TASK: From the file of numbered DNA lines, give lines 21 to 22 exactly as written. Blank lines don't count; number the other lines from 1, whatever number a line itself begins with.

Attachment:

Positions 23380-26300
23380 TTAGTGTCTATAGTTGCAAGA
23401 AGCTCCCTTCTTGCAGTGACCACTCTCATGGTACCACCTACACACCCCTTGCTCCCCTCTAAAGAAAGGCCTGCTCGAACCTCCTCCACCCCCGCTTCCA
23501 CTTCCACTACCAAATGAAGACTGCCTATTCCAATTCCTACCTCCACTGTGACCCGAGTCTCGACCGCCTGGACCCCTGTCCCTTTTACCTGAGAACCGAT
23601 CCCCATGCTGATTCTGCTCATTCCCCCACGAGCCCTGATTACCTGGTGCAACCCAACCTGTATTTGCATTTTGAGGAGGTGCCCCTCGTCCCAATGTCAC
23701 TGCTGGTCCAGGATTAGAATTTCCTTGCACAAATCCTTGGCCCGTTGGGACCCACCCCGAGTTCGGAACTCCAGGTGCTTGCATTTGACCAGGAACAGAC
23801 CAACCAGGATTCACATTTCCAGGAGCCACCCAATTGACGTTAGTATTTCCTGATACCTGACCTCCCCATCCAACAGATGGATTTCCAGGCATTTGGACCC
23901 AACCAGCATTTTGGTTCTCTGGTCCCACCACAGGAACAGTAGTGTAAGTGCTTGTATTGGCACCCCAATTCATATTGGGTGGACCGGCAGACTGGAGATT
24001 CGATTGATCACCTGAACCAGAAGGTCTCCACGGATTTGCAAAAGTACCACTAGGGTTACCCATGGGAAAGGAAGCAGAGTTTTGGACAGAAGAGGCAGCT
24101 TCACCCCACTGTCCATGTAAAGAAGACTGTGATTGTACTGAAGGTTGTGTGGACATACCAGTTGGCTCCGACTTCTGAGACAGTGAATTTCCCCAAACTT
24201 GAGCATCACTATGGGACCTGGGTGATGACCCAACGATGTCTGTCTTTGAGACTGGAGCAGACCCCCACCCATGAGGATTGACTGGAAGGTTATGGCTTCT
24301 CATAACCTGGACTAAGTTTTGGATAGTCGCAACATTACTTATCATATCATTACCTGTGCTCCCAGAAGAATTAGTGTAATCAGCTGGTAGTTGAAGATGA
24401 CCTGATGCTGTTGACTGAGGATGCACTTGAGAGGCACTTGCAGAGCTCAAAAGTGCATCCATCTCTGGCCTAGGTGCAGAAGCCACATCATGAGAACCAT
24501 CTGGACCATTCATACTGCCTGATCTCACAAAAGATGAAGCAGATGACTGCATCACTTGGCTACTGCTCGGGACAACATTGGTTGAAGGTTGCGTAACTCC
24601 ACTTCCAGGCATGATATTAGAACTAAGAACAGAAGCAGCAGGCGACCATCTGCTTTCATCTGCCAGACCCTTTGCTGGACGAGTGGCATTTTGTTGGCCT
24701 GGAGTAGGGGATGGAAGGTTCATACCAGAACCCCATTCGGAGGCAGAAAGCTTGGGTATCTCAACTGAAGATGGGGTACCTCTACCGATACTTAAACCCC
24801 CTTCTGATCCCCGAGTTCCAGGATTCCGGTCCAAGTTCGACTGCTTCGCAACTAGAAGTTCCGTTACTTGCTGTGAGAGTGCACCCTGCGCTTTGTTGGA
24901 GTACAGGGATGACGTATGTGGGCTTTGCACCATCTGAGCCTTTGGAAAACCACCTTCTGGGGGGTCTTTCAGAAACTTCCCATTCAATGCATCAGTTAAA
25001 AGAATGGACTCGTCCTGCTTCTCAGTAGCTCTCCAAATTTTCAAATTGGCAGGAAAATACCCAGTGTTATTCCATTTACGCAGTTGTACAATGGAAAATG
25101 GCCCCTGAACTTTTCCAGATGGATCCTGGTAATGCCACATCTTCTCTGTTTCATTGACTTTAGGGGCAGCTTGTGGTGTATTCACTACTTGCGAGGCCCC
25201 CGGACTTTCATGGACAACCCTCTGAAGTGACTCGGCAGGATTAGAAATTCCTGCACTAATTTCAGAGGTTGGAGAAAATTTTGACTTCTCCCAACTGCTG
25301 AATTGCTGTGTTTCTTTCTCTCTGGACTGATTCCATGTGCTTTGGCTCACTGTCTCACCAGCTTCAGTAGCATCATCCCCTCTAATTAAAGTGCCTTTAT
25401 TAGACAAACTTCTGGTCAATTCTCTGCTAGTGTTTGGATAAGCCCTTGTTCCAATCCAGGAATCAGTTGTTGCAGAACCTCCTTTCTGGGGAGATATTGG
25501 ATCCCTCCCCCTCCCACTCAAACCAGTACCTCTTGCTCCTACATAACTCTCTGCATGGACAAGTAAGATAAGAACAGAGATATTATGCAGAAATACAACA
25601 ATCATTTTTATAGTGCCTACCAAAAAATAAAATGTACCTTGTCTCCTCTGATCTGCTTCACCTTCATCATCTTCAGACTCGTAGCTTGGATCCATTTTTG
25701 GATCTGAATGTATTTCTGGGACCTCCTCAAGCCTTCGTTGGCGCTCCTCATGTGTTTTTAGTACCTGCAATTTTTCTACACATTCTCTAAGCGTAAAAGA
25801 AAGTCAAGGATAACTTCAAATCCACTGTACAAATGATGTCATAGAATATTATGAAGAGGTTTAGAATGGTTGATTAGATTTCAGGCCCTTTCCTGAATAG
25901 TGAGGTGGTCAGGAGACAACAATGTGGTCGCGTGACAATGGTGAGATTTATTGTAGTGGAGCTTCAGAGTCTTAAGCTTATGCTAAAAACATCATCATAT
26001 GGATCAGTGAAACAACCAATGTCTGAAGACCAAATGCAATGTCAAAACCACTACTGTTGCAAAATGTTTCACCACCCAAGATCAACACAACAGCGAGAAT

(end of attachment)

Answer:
25201 CGGACTTTCATGGACAACCCTCTGAAGTGACTCGGCAGGATTAGAAATTCCTGCACTAATTTCAGAGGTTGGAGAAAATTTTGACTTCTCCCAACTGCTG
25301 AATTGCTGTGTTTCTTTCTCTCTGGACTGATTCCATGTGCTTTGGCTCACTGTCTCACCAGCTTCAGTAGCATCATCCCCTCTAATTAAAGTGCCTTTAT